Schoolchildren are wrongly being branded 'naughty' and are at risk of being expelled instead of being treated for a psychological disorder, according to health experts.
ADHD: children are being labelled unruly but they need special care
ABU DHABI // Schoolchildren are wrongly being branded “naughty” and at risk of being expelled instead of being treated for a psychological disorder, according to health experts.
Half of the children with attention deficit hyperactivity disorder (ADHD) have yet to have the condition diagnosed, doctors believe.
This means they are getting into trouble rather than given the specialised learning they need.
ADHD makes it difficult for children to pay attention and control impulsive behaviour. Experts say there is a stigma attached, which exacerbates the problem.
“You have children failing school or getting expelled for bad behaviour,” said Dr Eeva Liisa Langille, the head of the paediatric department at Burjeel Hospital.
“It is a big problem. Not just for children who are missing education, but it is a big problem for society to have children missing learning.”
Dr Langille said more knowledge was needed on how to tell the difference between a child with ADHD and one looking to push the boundaries.
“If a child does not seem to be able to commit to any activity for any length of time, if a child wanders around and does not seem to be able to focus on what is at hand and have a randomness to their approach, if a child has difficulty accepting limits about what is acceptable. These are signs of ADHD,” Dr Langille said.
A screening questionnaire asking parents, family members and teachers simple questions can help to highlight indicators of ADHD, but an assessment by a psychologist or development paediatrician is needed to diagnose the condition, said Dr Langille, from Australia.
Dr Hamza Al Sayouf, a paediatric neurologist at Mediclinic City Hospital in Dubai, agrees that a delay in diagnosis means children get into trouble in school, and can lag behind their peers.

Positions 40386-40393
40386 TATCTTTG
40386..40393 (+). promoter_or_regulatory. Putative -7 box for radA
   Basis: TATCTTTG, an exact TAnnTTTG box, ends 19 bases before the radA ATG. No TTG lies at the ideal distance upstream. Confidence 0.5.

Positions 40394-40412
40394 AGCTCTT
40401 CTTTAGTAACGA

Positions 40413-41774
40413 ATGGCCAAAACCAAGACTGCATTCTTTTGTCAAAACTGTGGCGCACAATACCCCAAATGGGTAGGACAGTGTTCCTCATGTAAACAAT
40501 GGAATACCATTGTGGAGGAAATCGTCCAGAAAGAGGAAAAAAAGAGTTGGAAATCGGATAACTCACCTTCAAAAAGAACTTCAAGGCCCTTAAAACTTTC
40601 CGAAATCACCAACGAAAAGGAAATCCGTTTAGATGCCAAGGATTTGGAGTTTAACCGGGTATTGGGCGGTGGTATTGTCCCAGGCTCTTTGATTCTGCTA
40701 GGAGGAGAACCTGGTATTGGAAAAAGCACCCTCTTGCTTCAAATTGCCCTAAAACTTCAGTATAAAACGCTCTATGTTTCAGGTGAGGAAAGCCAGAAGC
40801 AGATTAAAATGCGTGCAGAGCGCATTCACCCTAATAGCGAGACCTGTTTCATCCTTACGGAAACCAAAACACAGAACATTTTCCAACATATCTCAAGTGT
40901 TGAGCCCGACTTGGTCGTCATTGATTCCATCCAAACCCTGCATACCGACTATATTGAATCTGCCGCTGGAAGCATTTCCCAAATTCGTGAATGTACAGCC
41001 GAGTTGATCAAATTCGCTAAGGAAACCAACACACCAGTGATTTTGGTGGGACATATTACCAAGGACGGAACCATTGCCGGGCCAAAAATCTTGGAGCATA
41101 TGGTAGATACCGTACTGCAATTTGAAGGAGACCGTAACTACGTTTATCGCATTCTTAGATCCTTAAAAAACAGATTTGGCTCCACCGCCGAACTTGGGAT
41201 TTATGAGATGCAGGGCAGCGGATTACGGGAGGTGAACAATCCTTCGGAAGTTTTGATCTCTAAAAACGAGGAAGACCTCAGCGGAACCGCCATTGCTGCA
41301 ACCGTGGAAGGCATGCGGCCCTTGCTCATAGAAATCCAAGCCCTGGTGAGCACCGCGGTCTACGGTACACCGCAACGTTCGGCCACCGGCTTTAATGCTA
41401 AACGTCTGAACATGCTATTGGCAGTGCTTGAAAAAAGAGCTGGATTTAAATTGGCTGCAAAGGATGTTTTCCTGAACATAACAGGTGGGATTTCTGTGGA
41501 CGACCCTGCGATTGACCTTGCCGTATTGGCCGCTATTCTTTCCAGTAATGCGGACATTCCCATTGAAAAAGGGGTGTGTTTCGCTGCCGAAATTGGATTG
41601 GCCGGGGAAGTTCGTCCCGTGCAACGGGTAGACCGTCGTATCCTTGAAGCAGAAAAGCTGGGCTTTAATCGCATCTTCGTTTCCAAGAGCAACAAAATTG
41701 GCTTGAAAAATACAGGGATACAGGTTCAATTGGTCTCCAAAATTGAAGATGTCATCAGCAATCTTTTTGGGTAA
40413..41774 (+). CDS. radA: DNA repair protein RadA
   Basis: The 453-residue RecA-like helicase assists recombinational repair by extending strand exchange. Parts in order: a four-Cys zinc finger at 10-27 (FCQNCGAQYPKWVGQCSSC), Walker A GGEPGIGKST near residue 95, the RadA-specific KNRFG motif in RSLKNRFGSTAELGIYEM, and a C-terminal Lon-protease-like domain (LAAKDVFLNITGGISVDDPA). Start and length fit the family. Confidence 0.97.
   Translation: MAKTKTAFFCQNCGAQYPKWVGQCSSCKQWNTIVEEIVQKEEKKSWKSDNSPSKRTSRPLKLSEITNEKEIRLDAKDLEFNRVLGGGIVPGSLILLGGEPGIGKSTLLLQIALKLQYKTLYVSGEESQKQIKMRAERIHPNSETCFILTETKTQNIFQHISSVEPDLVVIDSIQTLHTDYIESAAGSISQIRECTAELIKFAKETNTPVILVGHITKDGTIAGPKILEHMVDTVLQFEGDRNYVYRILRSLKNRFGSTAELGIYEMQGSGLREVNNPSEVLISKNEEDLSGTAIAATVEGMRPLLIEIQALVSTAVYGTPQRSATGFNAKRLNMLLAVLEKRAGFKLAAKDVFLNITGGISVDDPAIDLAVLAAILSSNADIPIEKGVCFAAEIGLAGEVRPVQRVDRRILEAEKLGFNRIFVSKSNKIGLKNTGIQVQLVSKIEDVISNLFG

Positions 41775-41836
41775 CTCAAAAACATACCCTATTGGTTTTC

“These kids who are not treated means their maximum potential will never be reached,” he said. “Say a child has the potential to be four out of four – without treatment he will only ever reach a three.”
Statistics about the prevalence of ADHD differ among international health bodies.
The American Psychiatric Association reports that 5 per cent of children have the disorder.
But figures released in November by the US Centres for Disease Control and Prevention suggest that one in 10 children between the ages of 4 and 17 in the US have ADHD.
Many medical journals put the international prevalence between three and five per cent.
There are no official figures for the UAE but Dr Al Sayouf, from Jordan, said 1 or 2 per cent of school-age children have had the disorder diagnosed, although he believes between 3 and 5 per cent of children have the condition.
He blames the disparity between the figures on “a lack of awareness, stigma and the fact that the family do not know of the benefits of treating kids with ADHD”.
“We only see the severe cases who have had ADHD for years.”
Dr Al Sayouf said that many people pictured a child with ADHD as out of control, bouncing off the walls and disrupting others.
But this is not the sole picture, he said. There are different types of ADHD marked by three primary characteristics – inattention, hyperactivity and impulsivity.
Some children with ADHD are hyperactive, while others are more sedate.
“There is a misconception,” Dr Al Sayouf said. “A lot of parents think this is a very serious disorder that verges more on the physiological rather than the neurological side of things.
“Especially the Arab culture, they believe their child is crazy or has problems with discipline.”
ADHD is one of the most common childhood disorders and can continue through adolescence and into adulthood, according to the US National Institute of Mental Health. The average age when symptoms show is 7.
Dr Veena Luthra, a psychiatrist at the American Centre for Psychiatry and Neurology in Abu Dhabi, said ADHD could lead to pupils underachieving in school, especially as they move up the academic ladder.
This can affect their self-esteem, especially if their parents are unaware of their condition and lay extra blame on the child.
“Schools are becoming more aware of these problems and they refer these children to us for treatment,” Dr Luthra said. “Schools in the UAE do provide some support but need recommendations from a child psychiatrist or psychologist.”
Recommendations can include preferential seating close to the teacher, extra time on tests, taking tests in a quiet room free from distractions, help with organising material and writing down assignments, Dr Luthra said.
“Regular communication between the school and parents is absolutely necessary,” she said.
“Parents can use rewards for positive reinforcement. Good structure, clear rules and regular routine are needed at home.
“Medication is effective and improves concentration and decreases impulsive behaviour.”